This is a reblog/repost from an article I wrote last year for waldencolorado.com. According to my good friend Jamie who admins the site, it got thousands of hits in the first couple days. I couldn’t have been happier! Such a great place to grow up and some of the best people I still know!
So please give the North Park website some love and click the link above!
It all started with a $10 mountain bike I bought at a police auction from the university.
Or rather, turn back the clock about 25 years to a time when riding a bicycle was just about the only way I had to get around. I started off with a steel frame BMX bike, probably built in the last 70s or early 80s. It was a used Schwinn. I had that thing loaded with bells, horns, a speedometer, and even a headlight. Pedaling a heavy bike like that with a generator rubbing the front tire was something of a chore, but I used to put hundreds of miles on the thing in the summertime, just riding around my home town. When I was 14 I graduated to a Huffy “mountain bike” which was more like a regular 10-speed with straight handlebars. For the next few years, I continued to ride the heck out of that bike, even doing 50 and 25 milers for Boy Scouts. I never wore a helmet and never thought much about riding once I got my license.
The day I turned 16, I got my driver’s license and didn’t touch that bike for two years, until college, where my roommate borrowed it most of the time. For the next two decades, I always brought my bike with me with every move, but seldom did I ride.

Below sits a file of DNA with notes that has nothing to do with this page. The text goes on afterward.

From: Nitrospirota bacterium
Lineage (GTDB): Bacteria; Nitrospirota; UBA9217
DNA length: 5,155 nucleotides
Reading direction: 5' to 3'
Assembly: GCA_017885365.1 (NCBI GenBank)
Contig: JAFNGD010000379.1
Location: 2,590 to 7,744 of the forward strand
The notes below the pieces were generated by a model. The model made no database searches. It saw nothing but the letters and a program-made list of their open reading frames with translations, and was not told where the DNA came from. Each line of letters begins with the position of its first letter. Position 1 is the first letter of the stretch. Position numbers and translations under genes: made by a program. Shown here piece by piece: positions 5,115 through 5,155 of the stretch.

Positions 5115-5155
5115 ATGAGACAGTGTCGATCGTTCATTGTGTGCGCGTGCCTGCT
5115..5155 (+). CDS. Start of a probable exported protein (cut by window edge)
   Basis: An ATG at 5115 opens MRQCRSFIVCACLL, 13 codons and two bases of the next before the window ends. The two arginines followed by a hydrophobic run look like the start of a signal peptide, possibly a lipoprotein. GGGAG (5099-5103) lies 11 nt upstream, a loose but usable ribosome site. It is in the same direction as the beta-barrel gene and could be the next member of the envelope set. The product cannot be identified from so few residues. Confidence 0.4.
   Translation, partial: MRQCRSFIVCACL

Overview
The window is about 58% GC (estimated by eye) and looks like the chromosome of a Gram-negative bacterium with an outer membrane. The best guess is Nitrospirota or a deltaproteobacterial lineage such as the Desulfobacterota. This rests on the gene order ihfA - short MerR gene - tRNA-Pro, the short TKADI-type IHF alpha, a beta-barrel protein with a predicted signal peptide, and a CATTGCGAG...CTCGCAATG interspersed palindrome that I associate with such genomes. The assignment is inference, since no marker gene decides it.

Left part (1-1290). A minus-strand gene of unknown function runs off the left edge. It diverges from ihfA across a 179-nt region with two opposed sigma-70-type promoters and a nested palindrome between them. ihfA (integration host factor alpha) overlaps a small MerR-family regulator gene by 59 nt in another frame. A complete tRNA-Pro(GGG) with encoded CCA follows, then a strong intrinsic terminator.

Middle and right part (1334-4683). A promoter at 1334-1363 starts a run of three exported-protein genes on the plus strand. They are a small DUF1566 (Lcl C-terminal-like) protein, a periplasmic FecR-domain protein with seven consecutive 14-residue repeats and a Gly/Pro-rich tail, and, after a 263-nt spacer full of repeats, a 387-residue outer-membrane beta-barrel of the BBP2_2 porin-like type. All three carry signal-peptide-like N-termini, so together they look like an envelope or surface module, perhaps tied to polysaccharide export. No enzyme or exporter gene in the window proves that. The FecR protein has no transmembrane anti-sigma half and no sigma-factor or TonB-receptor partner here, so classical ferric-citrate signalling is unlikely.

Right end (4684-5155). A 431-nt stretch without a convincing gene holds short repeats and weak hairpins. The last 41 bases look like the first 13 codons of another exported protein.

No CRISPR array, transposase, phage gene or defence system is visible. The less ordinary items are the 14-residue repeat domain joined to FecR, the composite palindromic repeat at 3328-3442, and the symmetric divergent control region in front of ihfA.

In 2016, I acquired an honest to goodness mountain bike. It was for sale at a police auction on campus where I work. I started and ended the bid at $10. The frame was solid, it had a disk break, 21 speeds, most of them low-end. There wasn’t a manufacturer’s mark or serial number on the whole rig. The only thing missing was a seat and a seat post, which I found a replacement for at a bike shop for $35. With a tune-up and overhaul of the breaks and gears, I was into this bike for about $80. Still not bad, considering my Huffy brand new was around $100 back in 1989.
Good tires, brakes, shocks, gears, and now a very nice seat, and I was ready to roll. I added the bike rack to my Jeep and was ready to conquer some trails.
What they don’t tell you is that even though you might have pedaled hundreds of miles in your youth, and plenty of time at the gym, though beneficial, there is still no substitute for actually getting on a MTB trail and riding. The first trail I rode was the Devil’s Backbone in Loveland, CO. It was a challenging trail for a new beginner. The terrain is a lot of volcanic rock that is exposed in striated patterns running diagonal to the actual trail most of the time. There are lots of stops you have to make to accommodate hikers and dogs and other bikes. I found that the twist gears on my handlebars, though advanced compared to the shimano thumb shifters on my ancient Huffy, were still not the best. Bikes have advanced even beyond those devices in recent years, with thumb and trigger shifters which bring you up and down with a simple click, instantly.
After a couple scary moments on the trail, I decided that yes, I actually did need a helmet if I didn’t want my head cracked open. I only rode a few miles, and felt like I was winded through much of it, but it was getting out more and I was ready to try out this new experience in other places. I started switching my workouts over to stationary bike from eliptical and noticed muscles that hadn’t been worked in decades, screaming out in agony.
I started researching mountainbiking trails in Northern Colorado and came across a nice loop in the Poudre Canyon called the Hewlett Gulch Trail. The following weekend, I loaded up my bike and headed over. I probably looked out of place with what I affectionately call my Frankenstein bike against the Trek, Raleigh, and Giant crowd. Which there were plenty of. My bike likely has some of those parts. Someplace. Acquired through questionable means I’m sure.